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archi- (arch-, highest) +‎ dux (duke). First attested in the 10th century in reference to Bruno the Great, who ruled simultaneously as an archbishop and a duke, but only current after revival by Rudolf IV of Austria in a forged document, the Privilegium Maius (1358–1359), to justify claims of precedence over other princes of the Holy Roman Empire.



archidux m (genitive archiducis); third declension

  1. (Medieval Latin) archduke, chief duke or prince
    • 1358–1359, Rudolf IV of Austria (spuriously attributed to Frederick I Barbarossa), Privilegium Maius:
      Si quisbusvis curiis publicis imperii dux Austrie praesens fuerit, unus de palatinis archiducibus est censendus, et nichilominus in consessu et incessu ad latus dextrum imperii post electores principes obtineat primum locum.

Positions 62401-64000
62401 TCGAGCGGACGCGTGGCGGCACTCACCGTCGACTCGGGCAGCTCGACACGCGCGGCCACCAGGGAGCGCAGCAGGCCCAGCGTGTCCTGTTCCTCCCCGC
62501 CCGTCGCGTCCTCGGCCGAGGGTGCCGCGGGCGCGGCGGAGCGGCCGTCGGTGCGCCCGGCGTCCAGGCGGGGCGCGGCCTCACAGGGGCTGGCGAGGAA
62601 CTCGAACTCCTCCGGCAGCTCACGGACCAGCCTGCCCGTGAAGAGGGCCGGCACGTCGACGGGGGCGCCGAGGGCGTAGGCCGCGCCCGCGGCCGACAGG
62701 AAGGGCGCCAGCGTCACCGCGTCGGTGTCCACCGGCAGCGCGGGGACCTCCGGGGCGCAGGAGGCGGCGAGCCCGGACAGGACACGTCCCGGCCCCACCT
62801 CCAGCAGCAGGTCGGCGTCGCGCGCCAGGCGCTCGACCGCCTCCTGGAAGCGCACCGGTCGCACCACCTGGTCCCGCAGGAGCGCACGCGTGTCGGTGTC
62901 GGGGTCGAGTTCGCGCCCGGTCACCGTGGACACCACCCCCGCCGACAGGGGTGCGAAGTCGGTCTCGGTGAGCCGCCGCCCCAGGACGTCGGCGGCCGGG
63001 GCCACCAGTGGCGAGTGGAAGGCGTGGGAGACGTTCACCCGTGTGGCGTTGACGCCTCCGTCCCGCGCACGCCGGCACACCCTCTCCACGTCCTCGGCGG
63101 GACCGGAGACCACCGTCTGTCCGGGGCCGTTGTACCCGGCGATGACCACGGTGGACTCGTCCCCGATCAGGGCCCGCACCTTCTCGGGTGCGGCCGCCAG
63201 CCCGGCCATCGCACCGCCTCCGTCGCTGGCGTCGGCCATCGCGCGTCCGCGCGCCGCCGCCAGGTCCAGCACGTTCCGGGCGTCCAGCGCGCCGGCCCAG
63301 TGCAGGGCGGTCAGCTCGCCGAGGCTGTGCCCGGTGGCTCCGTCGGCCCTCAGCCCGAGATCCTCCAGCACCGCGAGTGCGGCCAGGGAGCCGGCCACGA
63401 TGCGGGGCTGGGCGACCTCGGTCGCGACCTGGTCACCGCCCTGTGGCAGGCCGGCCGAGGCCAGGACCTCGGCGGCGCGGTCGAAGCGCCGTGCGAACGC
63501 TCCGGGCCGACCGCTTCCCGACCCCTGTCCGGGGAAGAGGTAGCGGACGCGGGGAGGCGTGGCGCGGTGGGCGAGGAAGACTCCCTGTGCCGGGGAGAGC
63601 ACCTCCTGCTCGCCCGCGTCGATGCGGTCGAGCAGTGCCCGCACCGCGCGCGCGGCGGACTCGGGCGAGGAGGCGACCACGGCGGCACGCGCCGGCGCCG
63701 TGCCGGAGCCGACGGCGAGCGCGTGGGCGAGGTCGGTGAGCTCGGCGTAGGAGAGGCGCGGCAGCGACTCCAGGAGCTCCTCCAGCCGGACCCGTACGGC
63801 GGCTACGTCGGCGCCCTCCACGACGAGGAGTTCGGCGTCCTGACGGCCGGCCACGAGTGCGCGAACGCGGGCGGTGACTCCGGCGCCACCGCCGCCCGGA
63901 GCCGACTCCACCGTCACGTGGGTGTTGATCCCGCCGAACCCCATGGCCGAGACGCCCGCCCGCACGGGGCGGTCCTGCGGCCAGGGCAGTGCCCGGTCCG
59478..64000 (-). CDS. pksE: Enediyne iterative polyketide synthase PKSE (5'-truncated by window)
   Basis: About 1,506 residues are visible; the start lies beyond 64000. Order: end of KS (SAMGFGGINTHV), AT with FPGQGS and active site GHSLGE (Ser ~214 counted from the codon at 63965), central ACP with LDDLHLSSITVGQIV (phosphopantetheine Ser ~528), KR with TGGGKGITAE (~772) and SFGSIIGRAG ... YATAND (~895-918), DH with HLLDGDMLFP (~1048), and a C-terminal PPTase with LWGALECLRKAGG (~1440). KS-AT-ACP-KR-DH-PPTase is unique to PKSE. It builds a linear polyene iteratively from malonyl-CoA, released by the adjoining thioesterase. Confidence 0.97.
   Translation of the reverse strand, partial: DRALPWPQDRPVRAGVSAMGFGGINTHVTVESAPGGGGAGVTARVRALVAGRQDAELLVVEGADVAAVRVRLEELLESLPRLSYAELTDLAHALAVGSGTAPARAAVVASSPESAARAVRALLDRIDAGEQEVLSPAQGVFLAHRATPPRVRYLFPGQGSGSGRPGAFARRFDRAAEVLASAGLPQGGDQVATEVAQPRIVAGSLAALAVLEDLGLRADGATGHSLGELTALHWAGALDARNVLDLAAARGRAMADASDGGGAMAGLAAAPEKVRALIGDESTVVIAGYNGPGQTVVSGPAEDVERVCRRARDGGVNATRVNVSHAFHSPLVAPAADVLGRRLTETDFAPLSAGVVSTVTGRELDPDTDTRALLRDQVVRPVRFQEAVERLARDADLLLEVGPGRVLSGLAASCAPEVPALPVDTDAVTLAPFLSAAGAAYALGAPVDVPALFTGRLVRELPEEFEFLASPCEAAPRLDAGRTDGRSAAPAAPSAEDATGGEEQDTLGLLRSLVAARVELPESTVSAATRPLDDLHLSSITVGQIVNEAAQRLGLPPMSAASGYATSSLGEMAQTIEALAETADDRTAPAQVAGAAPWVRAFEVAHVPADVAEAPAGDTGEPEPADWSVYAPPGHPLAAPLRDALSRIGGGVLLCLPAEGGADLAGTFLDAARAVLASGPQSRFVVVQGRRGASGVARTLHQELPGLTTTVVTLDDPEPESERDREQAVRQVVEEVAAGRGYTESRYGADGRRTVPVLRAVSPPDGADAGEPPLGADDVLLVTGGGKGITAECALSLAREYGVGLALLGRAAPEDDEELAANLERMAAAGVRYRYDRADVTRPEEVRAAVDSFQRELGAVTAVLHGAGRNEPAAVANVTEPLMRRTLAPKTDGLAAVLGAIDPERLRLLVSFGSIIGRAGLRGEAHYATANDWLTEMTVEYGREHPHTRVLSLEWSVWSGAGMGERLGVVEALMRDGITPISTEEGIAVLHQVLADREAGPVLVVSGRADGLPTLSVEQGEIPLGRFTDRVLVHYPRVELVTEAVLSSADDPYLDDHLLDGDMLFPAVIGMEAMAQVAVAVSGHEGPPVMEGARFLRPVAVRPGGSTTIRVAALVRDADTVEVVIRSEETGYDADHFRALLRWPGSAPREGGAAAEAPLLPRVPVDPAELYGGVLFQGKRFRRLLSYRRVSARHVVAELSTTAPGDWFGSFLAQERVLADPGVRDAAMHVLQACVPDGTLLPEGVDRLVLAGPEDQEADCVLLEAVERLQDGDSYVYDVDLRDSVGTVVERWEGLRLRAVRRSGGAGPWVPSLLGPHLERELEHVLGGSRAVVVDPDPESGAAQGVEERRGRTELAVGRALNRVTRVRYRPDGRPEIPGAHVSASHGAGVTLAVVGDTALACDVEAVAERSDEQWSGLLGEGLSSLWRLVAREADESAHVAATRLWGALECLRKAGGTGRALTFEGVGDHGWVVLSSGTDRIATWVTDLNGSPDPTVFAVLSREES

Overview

If the duke of Austria should be present in whatsoever public courts of the empire, he is to be reckoned as one of the palatine archdukes, and in any case in assembly and procession to the right side of the empire [emperor] he is to occupy the first place after the prince-electors.


Third-declension noun.

Case Singular Plural
Nominative archidux archiducēs
Genitive archiducis archiducum
Dative archiducī archiducibus
Accusative archiducem archiducēs
Ablative archiduce archiducibus
Vocative archidux archiducēs

Related termsEdit


  • German: Erzherzog (calque)
  • Middle French: archeduc